Last night’s debate crystallized the clear choice American women face in this election. While President Obama outlined his strong record of cracking down on pay discrimination, ensuring women’s access to affordable health care, and making sure women can make their own health care choices, Mitt Romney revealed his plans to roll back reproductive rights and take women back to the 1950s. Here are three moments from last night’s debate that demonstrate President Obama’s unshakeable commitment to women’s rights and show why Mitt Romney would be the wrong choice for women across the country.
Planned Parenthood and access to birth control
Mitt Romney supports the Blunt Amendment, which would allow employers to deny women coverage for contraceptive care, as well as other health services, if doing so conflicts with their "religious beliefs or moral convictions." While Romney clearly feels comfortable letting politicians in Washington decide women’s health care choices, President Obama believes that women should make their own health care choices and have affordable access to health care services, including birth control. As the President noted last night, access to health care services isn’t just a health issue, “it’s an economic issue for women. It makes a difference. This is money out of that family’s pocket.”
Romney also wants to ban all federal funding for Planned Parenthood, saying, “We’re going to get rid of that.” But President Obama understands that women depend on Planned Parenthood for basic health services they can’t afford to lose. As he pointed out at the debate, “There are millions of women all across the country who rely on Planned Parenthood for not just contraceptive care,” but for preventive health care like annual exams and breast and cervical cancer screenings.
Equal pay for equal work
As he emphasized last night, President Obama is fighting to guarantee that women aren’t paid less for doing the same work as men. That’s why the first bill the President signed into law was the Lilly Ledbetter Fair Pay Act, which helps ensure that women can fight for equal pay after they've learned about an unfair pay disparity.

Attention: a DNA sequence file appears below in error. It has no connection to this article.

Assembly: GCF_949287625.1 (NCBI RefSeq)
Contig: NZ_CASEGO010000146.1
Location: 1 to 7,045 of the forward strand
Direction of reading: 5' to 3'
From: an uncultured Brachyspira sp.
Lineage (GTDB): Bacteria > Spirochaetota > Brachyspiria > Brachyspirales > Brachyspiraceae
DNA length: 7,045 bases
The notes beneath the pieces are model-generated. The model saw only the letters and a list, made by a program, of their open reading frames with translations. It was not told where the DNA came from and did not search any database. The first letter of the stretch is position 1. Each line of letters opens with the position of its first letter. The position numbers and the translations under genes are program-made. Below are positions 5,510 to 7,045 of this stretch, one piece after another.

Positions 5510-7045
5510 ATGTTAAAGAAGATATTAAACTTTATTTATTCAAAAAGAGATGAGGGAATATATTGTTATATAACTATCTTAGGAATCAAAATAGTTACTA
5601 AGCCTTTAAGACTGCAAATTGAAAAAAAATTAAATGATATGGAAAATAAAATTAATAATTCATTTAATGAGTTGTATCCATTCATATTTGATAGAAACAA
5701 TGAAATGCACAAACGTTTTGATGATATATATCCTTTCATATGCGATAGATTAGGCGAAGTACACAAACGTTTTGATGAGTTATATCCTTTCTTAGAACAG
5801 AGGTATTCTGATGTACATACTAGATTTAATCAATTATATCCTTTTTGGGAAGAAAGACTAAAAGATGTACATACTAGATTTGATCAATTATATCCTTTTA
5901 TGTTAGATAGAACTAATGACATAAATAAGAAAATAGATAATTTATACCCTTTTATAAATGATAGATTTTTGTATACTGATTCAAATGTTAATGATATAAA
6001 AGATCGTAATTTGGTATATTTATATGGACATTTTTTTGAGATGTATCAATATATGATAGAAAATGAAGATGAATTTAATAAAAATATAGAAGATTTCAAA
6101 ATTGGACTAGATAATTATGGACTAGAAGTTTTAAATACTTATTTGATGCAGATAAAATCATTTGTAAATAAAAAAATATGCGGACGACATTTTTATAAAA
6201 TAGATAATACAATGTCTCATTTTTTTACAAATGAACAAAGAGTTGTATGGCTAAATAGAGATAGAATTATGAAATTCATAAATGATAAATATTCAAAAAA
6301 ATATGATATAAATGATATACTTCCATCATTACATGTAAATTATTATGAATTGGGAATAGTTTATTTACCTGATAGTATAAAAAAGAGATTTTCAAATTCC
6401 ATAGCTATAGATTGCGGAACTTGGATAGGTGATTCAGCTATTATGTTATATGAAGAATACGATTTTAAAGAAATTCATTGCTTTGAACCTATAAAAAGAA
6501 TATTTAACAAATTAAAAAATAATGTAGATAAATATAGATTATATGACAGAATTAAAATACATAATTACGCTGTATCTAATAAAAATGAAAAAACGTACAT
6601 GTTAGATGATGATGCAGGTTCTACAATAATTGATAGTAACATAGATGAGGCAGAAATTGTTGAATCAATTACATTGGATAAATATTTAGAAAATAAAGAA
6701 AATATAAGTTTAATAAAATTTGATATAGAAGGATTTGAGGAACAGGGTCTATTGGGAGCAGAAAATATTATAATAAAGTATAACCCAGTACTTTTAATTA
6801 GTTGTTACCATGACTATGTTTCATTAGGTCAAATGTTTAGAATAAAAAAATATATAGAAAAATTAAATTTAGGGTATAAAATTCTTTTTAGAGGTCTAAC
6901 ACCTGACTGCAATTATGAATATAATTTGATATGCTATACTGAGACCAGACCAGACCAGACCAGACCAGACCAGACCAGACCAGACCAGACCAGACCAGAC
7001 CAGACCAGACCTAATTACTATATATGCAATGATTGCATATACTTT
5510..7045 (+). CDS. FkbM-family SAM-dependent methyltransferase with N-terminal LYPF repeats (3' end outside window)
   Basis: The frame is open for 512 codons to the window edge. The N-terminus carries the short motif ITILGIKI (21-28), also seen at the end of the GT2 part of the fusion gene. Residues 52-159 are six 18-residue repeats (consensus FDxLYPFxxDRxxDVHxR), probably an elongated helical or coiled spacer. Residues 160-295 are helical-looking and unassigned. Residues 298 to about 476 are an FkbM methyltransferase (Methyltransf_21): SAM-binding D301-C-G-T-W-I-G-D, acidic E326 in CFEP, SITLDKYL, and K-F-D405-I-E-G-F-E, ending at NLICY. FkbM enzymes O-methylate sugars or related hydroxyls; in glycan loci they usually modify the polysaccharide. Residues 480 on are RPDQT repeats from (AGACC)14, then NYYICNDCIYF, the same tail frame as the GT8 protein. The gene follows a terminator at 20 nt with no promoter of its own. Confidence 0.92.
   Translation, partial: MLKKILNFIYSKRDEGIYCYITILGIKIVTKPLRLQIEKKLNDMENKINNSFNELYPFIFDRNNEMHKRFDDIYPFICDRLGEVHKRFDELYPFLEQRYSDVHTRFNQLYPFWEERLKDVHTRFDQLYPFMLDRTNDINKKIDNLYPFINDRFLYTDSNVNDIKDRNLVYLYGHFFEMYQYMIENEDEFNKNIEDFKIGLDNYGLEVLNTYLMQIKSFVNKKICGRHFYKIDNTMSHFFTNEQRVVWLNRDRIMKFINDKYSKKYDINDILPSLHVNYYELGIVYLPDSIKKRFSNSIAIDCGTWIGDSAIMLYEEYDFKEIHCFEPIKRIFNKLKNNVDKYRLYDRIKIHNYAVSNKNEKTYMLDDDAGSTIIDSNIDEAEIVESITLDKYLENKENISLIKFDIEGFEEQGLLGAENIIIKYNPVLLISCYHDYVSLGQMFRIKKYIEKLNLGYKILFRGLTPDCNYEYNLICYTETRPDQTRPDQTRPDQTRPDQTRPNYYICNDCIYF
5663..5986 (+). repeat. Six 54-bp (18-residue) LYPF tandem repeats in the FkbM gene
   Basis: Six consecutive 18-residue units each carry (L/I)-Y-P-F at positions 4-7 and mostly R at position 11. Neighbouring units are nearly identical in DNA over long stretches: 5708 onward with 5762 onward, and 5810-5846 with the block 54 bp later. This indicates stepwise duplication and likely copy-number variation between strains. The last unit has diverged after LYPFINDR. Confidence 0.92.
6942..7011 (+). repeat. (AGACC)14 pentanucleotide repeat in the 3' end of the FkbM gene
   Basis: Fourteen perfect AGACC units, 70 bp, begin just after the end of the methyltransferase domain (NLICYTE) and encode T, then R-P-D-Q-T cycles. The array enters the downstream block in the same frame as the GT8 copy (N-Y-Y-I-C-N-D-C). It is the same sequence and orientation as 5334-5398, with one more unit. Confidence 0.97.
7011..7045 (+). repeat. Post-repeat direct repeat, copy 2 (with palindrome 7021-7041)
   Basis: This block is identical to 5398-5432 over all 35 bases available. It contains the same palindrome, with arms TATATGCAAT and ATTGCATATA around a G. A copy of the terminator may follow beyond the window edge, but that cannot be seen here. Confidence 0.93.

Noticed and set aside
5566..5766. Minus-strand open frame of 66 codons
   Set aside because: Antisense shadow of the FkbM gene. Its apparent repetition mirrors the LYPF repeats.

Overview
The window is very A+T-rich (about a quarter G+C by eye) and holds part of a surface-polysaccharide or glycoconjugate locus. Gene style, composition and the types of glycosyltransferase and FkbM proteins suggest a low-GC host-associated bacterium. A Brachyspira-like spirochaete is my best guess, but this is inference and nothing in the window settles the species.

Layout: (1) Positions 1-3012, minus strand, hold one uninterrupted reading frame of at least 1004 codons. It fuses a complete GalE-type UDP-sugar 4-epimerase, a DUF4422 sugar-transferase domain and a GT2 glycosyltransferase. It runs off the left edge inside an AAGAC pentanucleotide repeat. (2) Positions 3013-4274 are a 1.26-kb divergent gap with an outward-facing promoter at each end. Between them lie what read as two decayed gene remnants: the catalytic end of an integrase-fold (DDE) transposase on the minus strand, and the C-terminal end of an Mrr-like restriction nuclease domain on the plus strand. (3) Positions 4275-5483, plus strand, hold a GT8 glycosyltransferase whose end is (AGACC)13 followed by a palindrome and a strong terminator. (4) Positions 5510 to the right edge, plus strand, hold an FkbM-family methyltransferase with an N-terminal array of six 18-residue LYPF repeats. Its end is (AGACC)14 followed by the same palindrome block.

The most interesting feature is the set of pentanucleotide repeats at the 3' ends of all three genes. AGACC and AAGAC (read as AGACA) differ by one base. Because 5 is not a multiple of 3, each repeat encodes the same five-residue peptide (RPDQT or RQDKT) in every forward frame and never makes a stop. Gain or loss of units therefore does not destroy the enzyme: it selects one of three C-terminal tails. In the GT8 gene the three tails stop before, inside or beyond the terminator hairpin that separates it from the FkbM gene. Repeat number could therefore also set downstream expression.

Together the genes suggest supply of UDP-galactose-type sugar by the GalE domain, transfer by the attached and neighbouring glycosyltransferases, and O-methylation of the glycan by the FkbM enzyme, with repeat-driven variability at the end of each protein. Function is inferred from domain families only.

Romney, on the other hand, has wavered for months on whether or not he would have signed the Lilly Ledbetter Act into law. After finally acknowledging that Romney opposed the bill, the Romney campaign immediately walked his position back to one of deliberate ambiguity, claiming that he “never weighed in on it.” Instead of giving a yes or no answer on the basic question of fair pay, the Romney campaign is making what should be an easy answer extremely complicated. As the President pointed out last night, “That’s not the kind of advocacy that women need in any economy.”
“Whole binders full of women”
In an effort to avoid owning up to his extreme positions on women’s rights, Mitt Romney tried to tout his efforts to hire women as governor of Massachusetts, claiming that he reached out to women’s groups who brought him “whole binders” of women qualified to serve in his cabinet. But the facts show that the percentage of senior-level appointed positions held by women actually declined throughout the Romney administration, from 30.0% prior to his taking office, to 27.6% near the end of his term in November 2006. And during the 1980s and 1990s, Romney did not have any women partners as CEO of Bain Capital.
But Romney didn’t stop there: “I recognized that if you're going to have women in the workforce that sometimes you need to be more flexible,” he said. But there is no “if”—women make up nearly half the workforce and they deserve to be paid equally for the same work and the same qualifications.